There are lots “action star” activities, such as hang gliding, wall scaling, running after (and away from) people, zip lines, and many fisticuffs. Most skirmishes are quick, but that’s because the real meat of the matter is Kosugi vs. JCVD. An interesting note is that this is late in the career of Kosugi, but early enough in JCVD’s that it doesn’t necessarily mean JCVD is going to win (hey, he’s playing a Russian, do the math). It’s similar to when uber-religious right-wingnut Chuck Norris went against Bruce Lee in Way of the Dragon (aka Return of the Dragon, 1972). However, it’s worth noting how it happens in a way that saves Belgian face.

As I said, the whole point is the final confrontation, but there are actually three meetings between Kosugi and JCVD, each one more intense, though all manage to throw in the “split” that would become JCVD’s trademark (much as Steven Seagal’s breaking arms). Both actors are good at it, there is no doubt about that, but they definitely have a different style, which kind of works for the action, i.e., Kosugi is loose (Asian style) and JCVD is stiff (like today’s Western MMA athletes). I do find it also culturally interesting that at the time Kosugi was the bigger star, but being Asian, even though he is the lead actor, his picture is smaller on the cover than JCVD.

As far as acting goes? Well JCVD comes across as stoically intense (most of his dialog consists of him saying different variations of “Go get them/him!”), neither are really great actors (though excel in stunts). The best actor of the bunch by far is Bruce French, a spy who became a Catholic priest, and who is the de facto sidekick to Kosugi. Being of the clergy, he doesn’t get “the girl,” but both of the leads do just that. For Tani, it’s blonde and big haired American spy Patricia Parker (Doran Clark); for Andrei, it’s the surprisingly sympathetic Natasha (Dorota Puzio).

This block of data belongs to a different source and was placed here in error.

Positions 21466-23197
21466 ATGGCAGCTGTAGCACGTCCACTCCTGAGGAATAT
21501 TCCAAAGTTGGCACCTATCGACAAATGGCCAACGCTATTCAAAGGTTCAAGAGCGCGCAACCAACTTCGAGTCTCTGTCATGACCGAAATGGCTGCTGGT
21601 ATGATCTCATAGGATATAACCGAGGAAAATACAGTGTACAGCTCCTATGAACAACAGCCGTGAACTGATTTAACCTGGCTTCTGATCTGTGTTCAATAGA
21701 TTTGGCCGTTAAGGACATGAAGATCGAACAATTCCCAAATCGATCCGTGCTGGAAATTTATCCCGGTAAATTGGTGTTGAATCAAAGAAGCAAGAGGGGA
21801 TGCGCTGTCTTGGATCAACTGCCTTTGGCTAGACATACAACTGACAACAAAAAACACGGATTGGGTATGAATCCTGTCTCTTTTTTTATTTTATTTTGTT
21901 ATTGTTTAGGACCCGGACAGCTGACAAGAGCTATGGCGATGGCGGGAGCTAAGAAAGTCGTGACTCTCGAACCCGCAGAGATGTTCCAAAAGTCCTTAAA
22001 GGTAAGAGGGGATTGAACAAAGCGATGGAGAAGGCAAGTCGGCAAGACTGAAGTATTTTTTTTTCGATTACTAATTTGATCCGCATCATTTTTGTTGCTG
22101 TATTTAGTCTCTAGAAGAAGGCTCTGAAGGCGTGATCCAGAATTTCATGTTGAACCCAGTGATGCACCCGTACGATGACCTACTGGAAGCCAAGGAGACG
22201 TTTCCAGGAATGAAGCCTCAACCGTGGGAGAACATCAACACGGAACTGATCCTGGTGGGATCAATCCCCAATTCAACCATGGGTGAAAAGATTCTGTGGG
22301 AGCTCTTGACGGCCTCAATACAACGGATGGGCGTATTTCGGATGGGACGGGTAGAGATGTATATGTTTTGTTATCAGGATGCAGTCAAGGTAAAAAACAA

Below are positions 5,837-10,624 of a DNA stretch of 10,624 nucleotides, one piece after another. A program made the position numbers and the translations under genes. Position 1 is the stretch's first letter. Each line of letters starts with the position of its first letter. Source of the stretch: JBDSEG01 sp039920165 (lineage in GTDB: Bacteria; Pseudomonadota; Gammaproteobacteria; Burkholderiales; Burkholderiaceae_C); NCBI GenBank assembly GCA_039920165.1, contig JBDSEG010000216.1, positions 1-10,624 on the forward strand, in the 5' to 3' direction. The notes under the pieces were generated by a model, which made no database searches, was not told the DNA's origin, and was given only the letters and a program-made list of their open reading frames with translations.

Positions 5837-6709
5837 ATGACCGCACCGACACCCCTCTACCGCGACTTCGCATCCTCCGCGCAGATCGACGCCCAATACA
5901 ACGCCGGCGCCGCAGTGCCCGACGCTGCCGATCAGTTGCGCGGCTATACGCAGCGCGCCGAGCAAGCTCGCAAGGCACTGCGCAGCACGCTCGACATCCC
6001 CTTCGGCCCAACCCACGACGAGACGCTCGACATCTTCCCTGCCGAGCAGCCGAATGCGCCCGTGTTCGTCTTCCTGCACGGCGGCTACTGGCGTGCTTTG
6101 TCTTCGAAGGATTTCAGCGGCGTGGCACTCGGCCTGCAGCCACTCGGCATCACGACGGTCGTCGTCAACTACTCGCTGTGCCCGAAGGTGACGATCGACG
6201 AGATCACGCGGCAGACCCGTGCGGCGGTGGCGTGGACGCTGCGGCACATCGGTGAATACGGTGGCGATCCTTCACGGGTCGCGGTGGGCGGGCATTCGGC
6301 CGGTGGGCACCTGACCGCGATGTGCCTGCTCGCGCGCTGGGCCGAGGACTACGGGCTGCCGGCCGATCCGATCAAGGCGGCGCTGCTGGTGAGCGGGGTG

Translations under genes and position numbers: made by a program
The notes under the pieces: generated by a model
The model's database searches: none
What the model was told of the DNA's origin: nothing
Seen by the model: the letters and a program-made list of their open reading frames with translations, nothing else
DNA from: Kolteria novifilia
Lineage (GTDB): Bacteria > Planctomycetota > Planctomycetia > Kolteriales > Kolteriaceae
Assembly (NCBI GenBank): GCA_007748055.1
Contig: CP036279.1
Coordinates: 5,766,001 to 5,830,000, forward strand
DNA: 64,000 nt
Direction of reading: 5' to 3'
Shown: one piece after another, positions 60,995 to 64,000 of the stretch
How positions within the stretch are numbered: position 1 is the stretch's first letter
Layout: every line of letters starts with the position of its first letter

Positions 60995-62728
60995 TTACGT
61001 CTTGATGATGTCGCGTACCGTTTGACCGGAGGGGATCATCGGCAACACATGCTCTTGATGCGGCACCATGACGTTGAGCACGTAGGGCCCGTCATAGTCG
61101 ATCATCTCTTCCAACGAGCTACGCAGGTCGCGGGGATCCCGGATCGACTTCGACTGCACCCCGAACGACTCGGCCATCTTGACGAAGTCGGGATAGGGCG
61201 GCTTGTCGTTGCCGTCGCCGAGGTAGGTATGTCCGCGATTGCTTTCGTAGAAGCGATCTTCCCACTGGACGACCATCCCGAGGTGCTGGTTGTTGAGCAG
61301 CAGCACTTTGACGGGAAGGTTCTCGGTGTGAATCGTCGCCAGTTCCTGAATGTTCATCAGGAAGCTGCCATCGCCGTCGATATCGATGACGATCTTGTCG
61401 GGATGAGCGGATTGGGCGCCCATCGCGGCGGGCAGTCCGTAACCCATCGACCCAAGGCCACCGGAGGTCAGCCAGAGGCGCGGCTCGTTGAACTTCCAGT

Doran Clark
Keeping in mind the time period that this was released, it is interesting to see that there is quite a bit of gender politics on various levels. The most obvious is the high testosterone level that was present in nearly all these film. The two female leads (and I only counted three recurring speaking roles in the whole film) are kind of subservient to the males. Parker is basically a high-level CIA agent who mostly babysits and shows off her limbs and hair, and Natasha is totally ignored by Andrei (though he shows affection near the end, beyond the sex). At one point, some ugly dude body shames the very attractive Parker with “Too skinny.”